Lots and Lots and Lots and Lots
Question: Will anyone read an architecture / cycling / global warming / peak oil / housing bubble bursting blog? Answer: Don't care, therapy is therapy. Looks like it's gonna be a long hard slog, uphill, into the gale, with rusty gears and a bad attitude.
Howard figures that since he posted pictures a couple of days ago showing what he and his best girl looked like, that it would be okay if he continued posting pictures of the Mrs.
Speechless, I'm speechless. Two weeks ago, I wrote about Dave Moulton, a 70-year-old retired bicycle framebuilder, writer, blogger, and avid cyclist who was in a near-tragic collision with an SUV. Since then, he's focused on recovering and has started blogging again. This morning he wrote about his appearance in court with the driver of the SUV. You have to click here to read it directly from Dave...
As Howard noted with tongue-in-cheek concern a few weeks ago, Billmon disappeared for a while. But now he's back. In a big way. And with the Big Important Blog of the Day. It's heavy lifting, it's about Iraq, and it's significant. Go check it out.
The very next visitor will be Howard's 5,000th guest to the Big Blog of Howardness. He or she will glance about disapprovingly, sniff with contempt, and immediately hit the "Go Back" arrow.
To sweeten a bet that two cyclists at BikeJournal.com couldn't reach the 8,000-mile mark, Howard offered to disclose what he looks like. And wouldn't you know it? Both of them recently surpassed the mark that Howard himself hasn't yet reached. Envious congratulations to the two of you. Wish Howard luck finishing out the 114 miles he still needs, especially following the Blizzard of 2006! So without further ado, here you go, SiouxGeonz and LadyJai, Howard in the flesh...
Howard was recently tagged by Dave at Dave Moulton's Bike Blog. Thanks a lot, Dave. This means Howard has to write five obscure facts about himself. As Dave says, this seems a pretty harmless exercise, and yes, Howard is always looking for reasons to write about himself. So here goes:
Howard purchased a digital camera last weekend with some special features and he's been looking forward to visiting the million-dollar house with camera in hand. He took about a hundred photos today, but he's considerate enough to only show the best sixteen -- some of them showing areas unseen before now because the old camera didn't have the optics capable of producing a photo worth showing. The downside of such a nice camera is that all the dirt, sawdust, and grit is now highly obvious.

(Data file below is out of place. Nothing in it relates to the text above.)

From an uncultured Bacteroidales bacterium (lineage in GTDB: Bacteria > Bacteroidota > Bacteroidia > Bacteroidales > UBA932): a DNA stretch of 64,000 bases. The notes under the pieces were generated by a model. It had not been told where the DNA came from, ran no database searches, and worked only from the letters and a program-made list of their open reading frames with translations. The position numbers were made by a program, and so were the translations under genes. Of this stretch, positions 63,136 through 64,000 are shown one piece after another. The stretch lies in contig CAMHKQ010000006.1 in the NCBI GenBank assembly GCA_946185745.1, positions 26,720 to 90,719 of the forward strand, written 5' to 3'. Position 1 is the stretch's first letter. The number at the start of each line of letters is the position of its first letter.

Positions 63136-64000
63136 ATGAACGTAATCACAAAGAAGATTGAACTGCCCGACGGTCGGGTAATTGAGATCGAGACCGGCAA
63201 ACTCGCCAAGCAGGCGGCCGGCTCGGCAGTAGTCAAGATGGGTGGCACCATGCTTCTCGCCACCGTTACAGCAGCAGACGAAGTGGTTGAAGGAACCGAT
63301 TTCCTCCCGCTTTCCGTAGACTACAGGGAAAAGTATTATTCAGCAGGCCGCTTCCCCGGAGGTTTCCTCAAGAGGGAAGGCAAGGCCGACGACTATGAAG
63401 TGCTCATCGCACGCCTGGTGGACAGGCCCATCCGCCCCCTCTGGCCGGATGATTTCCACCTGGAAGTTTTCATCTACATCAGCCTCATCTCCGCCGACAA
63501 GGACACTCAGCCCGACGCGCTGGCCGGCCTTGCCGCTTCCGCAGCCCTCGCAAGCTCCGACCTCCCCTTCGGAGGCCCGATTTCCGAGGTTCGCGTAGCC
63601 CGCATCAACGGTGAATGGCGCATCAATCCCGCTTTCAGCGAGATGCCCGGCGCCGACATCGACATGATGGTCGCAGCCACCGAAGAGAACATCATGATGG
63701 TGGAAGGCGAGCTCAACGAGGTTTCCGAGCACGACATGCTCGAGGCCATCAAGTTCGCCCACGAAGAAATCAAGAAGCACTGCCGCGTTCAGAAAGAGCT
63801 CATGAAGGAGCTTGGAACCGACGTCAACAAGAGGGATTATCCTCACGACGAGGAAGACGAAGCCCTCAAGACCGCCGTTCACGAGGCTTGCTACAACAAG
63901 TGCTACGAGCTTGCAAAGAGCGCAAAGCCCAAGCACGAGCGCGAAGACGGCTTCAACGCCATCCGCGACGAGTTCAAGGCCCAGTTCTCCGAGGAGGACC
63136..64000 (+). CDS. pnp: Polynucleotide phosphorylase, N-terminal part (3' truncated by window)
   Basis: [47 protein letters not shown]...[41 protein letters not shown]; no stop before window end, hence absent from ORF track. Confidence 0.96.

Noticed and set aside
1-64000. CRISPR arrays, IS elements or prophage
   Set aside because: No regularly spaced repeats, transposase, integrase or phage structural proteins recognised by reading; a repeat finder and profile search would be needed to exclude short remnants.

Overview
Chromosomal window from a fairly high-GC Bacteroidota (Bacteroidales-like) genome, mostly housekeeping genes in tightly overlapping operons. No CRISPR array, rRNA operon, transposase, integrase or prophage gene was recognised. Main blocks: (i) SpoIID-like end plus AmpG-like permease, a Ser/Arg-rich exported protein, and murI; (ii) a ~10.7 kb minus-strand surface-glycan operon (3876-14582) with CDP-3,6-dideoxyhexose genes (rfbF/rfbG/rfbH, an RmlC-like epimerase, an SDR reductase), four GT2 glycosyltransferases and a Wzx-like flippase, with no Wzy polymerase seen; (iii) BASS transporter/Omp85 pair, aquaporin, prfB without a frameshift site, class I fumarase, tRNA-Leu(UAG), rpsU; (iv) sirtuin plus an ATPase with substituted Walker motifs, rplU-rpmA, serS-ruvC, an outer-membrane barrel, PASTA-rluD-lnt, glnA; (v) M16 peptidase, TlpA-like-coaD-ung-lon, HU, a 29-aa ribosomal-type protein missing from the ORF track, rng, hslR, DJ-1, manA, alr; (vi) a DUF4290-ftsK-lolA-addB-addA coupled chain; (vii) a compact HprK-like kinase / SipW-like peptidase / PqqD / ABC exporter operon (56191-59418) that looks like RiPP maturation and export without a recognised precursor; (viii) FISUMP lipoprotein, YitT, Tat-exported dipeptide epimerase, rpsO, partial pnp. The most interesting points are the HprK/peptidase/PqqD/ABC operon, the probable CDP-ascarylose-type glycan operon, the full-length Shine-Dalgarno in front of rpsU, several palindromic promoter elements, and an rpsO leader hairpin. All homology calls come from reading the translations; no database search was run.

James Howard Kunstler thinks the greatest waste of time, investment, and resources in the history of mankind occurred shortly after WWII with the contruction in America of suburbs and our auto-dependent way of life. As he writes, "American suburbia represents the greatest misallocation of resources in the history of the world."
It's a Wonderful Life, Frank Capra's 1946 Christmas card to America, is full of strange and bitter lessons about who we were and who we have become. It also illustrates the perversity of history -- the fact that things sometimes end up the opposite of the way we expect.He then goes on to make his case:
Here's the weird part though. The main business of Bailey Building and Loan was financing the first new suburban subdivisions of the automobile age. In one of the movie's major set pieces, George Bailey opens Bailey Park, a tract of car-dependent cookie-cutter bungalows, and turns over the keys to the first house to the Italian immigrant Martini family. Had the story continued beyond 1946 into, say, the 1980s, (with George Bailey now a doddering Florida golfer), we would have seen the American landscape ravaged by suburban development, and the main street towns like Bedford Falls gutted and left for dead. That was the perverse outcome of George Bailey's good intentions.Kunstler then shows how our contemporary reality of residential life in America has become Bailey Park, but with largely few of the values exemplified by George Bailey:
Now the weirdest thing is that Pottersville is depicted as a busy, bustling, lively place -- the exact opposite of what main streets all over America really became, thanks to George Bailey's efforts -- a wilderness of surface parking, from sea to shining sea, with WalMart waiting on the edge of every town like Moloch poised to inhale the last remaining vapors of America's morale. Frank Capra could imagine vibrant small towns turning their vibrancy in the direction of vice -- but he couldn't imagine them forsaken and abandoned, with the shop fronts boarded up and the sidewalks empty, which was the true tragic destiny of all the Bedford Falls in our nation.If interested, you can read the entire essay -- December 18th, Not So Wonderful -- here. If you haven't read Kunstler before, there are a lot of new and possibly confusing concepts being introduced in his essay about the urban/suburban development patterns over the past 60 years. If interested, you should read one of his books -- any one really since he explains his premises in all of them. The man has been accused of being a crank, but he's also a first-rate thinker who consistently makes his case.
There's nothing more boring than a diary or a daily activities log. Still... Howard's gonna do the big countdown -- or count-up -- to 8,000 miles on a bicycle since he's been working on this all year. Same as the million-dollar house, which should be done and moved in at about the same time Howard finishes his 8,000-mile goal.